The O is a secondary part of the sentence which completes or restricts the meaning of a verb or sometimes an adjective, a word denoting state, or a noun. It can be expressed by:
1) A noun in the common case (I'll give her a present);
2) A pronoun (personal in the objective case, possessive, defining, reflexive, demonstrative, indefinite) (I know everything), the pronoun "it" sometimes is used as a real (notional) object, but occasionally it's a formal introductory object following such verbs as "to think, to find, to consider, to make, etc." (He remembered it; He found it impossible to forget that day);
3) A substantivized adjective or participle (She helps the poor);
4) An infinitive, an infinitive phrase or construction (He ordered them to stop);
5) A gerund, a gerundial phrase or construction (They forbid shouting in the streets);
6) Any part of speech used as a quotation (He said "Wow" seeing this);
7) A prepositional phrase with a noun or a gerund (I don't mind to your going with us);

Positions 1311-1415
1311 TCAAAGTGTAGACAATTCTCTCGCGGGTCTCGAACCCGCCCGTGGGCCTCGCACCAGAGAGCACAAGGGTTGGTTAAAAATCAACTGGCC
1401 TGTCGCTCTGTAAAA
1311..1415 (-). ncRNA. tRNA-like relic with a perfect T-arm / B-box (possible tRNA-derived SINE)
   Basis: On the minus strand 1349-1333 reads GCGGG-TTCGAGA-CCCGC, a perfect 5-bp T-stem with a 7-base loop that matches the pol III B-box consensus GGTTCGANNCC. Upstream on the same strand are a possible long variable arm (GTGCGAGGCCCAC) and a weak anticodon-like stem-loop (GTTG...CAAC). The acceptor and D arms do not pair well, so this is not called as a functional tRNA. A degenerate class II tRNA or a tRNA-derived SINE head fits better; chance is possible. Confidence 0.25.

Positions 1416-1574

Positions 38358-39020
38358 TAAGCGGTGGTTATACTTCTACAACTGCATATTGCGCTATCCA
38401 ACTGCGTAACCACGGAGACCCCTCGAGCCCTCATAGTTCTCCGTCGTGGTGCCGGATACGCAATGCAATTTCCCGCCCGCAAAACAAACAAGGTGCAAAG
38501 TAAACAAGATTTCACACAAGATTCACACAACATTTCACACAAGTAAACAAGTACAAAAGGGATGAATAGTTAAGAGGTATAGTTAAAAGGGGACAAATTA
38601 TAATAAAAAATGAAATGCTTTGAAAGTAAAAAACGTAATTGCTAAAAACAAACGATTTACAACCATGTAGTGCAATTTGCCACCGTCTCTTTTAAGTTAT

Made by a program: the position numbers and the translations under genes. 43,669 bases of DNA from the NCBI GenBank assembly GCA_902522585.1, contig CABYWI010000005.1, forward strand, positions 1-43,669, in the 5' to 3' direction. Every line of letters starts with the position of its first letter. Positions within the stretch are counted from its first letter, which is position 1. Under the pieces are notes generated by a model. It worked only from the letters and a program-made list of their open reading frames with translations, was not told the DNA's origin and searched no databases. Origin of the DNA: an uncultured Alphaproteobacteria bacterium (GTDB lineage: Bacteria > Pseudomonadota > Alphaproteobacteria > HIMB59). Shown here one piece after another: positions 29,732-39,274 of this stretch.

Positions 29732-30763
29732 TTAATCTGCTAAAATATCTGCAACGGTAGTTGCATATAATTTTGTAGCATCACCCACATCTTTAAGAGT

8) A syntactically indivisible group (He found a number of cars parked).
There are 3 kinds of O: the direct object, the indirect object, and the cognate object.
The DO is used after transitive verbs with which it's closely connected as it denotes a person or thing directly affected by the action of the verb, it's used without a preposition (He moved his body). A TV takes only one object expressed by a noun or pronoun without any preposition, though there are a few verbs in English ("to ask, to teach, to forgive, etc.") that can have two direct objects (She taught me Spanish).
The IO denotes a living being to whom the action of the verb is directed. Type 1 of IO expresses the addressee of the action (She gave me a book). It's used with TV which can take a DO, so it hardly ever stands alone (and comes before the DO, otherwise the prepositions "to, for" are used) (Give it to me). Type 2 of IO (or the prepositional IO) is mostly used with IV and any preposition (I am certain about it).